Only a few offices include University of Oregon in their official names. They also have two references, formal and informal.

Formal Informal
University of Oregon Alumni Association the association
the Alumni Association the association
University of Oregon Foundation the foundation
Board of Trustees of the University of Oregon the board

Don’t capitalize names of academic majors and minors except for proper nouns.

He has a major in Japanese and a minor in dance.

Programs

Capitalize the full name of official programs or projects. Always lowercase program when the word stands alone or when using only part of the formal name.

In some UO programs, confusion stems from use of the same term for two different things, such as First-Year Interest Groups, the program, and a first-year interest group, a group of three courses within that program. The former term, the title of an official program, is uppercased and takes a singular verb. The latter term is analogous to course or seminar, and is lowercased. To clarify: bologna, a sausage, is lowercased even though the name is derived from Bologna, the city.

The terms Freshman Seminars and First-Year Interest Groups would be capitalized if program, the term that naturally follows each, is implied, or when the term takes a singular verb.

The Freshman Seminars program is designed to introduce first-year students to thought-provoking, challenging, and interesting subjects.

A general reference to individual seminars, first-year interest groups, or colloquiums would be lowercased.

A first-year interest group consists of 25 first-year students.

Titles

Follow headline style when capitalizing the first letters of words in titles. The first and last words of the title are always capitalized, regardless of their function. Capitalize the first letter of all other words except for those functioning as articles (e.g., the, a, an), prepositions (e.g., about, against, at, by, for, from, in, of, on, over, through, to, under, with—except when they are stressed or used as adverbs or adjectives), and some conjunctions (and, but, for, or, nor). When newspapers and periodicals are mentioned in text, an initial the, even if part of the official title, is lowercased (unless it begins a sentence) and not italicized.

the Register-Guard (note the name is hyphenated)
the New York Times
A River Runs Through It (the preposition through is stressed)
Rebel without a Cause
Four Theories concerning the Gospel according to Matthew

Exhibitions and Lectures

Museum exhibition titles are capitalized in headline style. In running text, they are italicized. In lists where the exhibition titles stand alone, they are set in roman type.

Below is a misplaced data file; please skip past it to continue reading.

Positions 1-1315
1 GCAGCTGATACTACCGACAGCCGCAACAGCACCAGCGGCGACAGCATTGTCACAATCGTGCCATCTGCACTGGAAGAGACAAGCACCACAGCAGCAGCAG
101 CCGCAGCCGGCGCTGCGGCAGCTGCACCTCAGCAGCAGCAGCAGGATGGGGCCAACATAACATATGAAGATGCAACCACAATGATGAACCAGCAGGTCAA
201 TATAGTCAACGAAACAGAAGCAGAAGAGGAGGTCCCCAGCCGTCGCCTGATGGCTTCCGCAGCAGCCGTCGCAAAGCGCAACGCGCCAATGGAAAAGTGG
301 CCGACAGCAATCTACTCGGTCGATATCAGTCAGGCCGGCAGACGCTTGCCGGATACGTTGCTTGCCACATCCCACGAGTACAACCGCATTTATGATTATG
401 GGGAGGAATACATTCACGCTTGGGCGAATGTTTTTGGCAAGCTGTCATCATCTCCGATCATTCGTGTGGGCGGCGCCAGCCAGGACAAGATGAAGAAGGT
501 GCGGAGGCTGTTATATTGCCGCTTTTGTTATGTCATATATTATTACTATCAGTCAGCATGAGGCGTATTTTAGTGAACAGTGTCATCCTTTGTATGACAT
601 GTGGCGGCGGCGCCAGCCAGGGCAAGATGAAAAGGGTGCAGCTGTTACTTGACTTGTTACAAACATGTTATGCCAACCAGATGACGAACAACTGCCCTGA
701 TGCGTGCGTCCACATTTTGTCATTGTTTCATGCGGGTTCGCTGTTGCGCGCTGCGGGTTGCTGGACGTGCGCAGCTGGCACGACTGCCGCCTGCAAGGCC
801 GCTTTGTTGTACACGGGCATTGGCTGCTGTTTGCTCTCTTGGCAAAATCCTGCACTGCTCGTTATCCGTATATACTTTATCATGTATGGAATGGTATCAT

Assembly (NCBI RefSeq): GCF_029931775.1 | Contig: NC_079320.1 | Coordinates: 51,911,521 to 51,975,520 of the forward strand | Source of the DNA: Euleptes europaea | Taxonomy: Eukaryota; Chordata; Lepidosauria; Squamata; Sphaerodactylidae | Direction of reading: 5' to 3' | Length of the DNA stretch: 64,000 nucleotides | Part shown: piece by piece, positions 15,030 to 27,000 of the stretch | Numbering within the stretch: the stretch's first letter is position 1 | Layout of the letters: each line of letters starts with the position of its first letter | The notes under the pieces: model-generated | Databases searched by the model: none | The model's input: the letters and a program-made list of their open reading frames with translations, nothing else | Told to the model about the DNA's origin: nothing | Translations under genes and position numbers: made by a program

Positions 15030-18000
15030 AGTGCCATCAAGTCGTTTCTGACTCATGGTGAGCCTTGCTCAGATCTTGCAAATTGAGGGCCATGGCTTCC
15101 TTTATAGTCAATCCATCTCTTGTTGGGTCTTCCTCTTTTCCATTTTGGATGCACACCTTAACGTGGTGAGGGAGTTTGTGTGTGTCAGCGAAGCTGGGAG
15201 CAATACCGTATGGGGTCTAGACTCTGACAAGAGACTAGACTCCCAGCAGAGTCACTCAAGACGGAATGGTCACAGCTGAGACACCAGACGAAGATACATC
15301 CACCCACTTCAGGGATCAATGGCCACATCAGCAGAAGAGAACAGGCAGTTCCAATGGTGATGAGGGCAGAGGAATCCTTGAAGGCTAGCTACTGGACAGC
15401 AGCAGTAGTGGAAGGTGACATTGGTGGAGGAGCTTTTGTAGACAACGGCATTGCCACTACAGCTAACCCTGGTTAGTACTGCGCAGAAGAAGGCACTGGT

The titles of lecture series and individual lecture titles are capitalized in headline style. The titles of lecture series are set in roman type; individual lecture titles are enclosed in quotation marks.

Institutional and Company Names

The full names of institutions, groups, and companies and the names of their departments, and often the shortened forms of such names (e.g., the Art Institute), are capitalized. A the preceding a name, even when part of the official title, is lowercased in running text. Such generic terms as company and university are lowercased when used alone.

  • the University of Chicago; the university; the University of Chicago and Ohio State University; the University of Wisconsin at Madison; the University of California at Berkeley
  • the Board of Trustees of the University of Oregon; the board of trustees; the board
  • the Art Institute of Chicago; the Art Institute
  • the Beach Boys; the Beatles; the Grateful Dead, the Dead; the Who (but Tha Eastsidaz)
  • the General Foods Corporation; General Foods; the corporation
  • the Chicago Bulls; the Bulls
  • the Library of Congress; the library
  • the Manuscripts Division of the library
  • the Jordan Schnitzer Museum of Art; the museum

Parts of names given in full capitals on the letterhead or in the promotional materials of particular organizations may be given in upper- and lowercase when referred to in other contexts (e.g., the Rand Corporation rather than the RAND Corporation). Company names that are spelled in lowercase letters in promotional materials may be capitalized (e.g., DrKoop.net rather than drkoop.net). Names such as eBay and iPod, should they appear at the beginning of a sentence or heading (a construction that should be avoided if possible), need not take an initial capital in addition to the capitalized second letter. Company or product names with additional, internal capitals (sometimes called “midcaps”) should likewise be left unchanged (GlaxoSmithKline, HarperCollins, LexisNexis).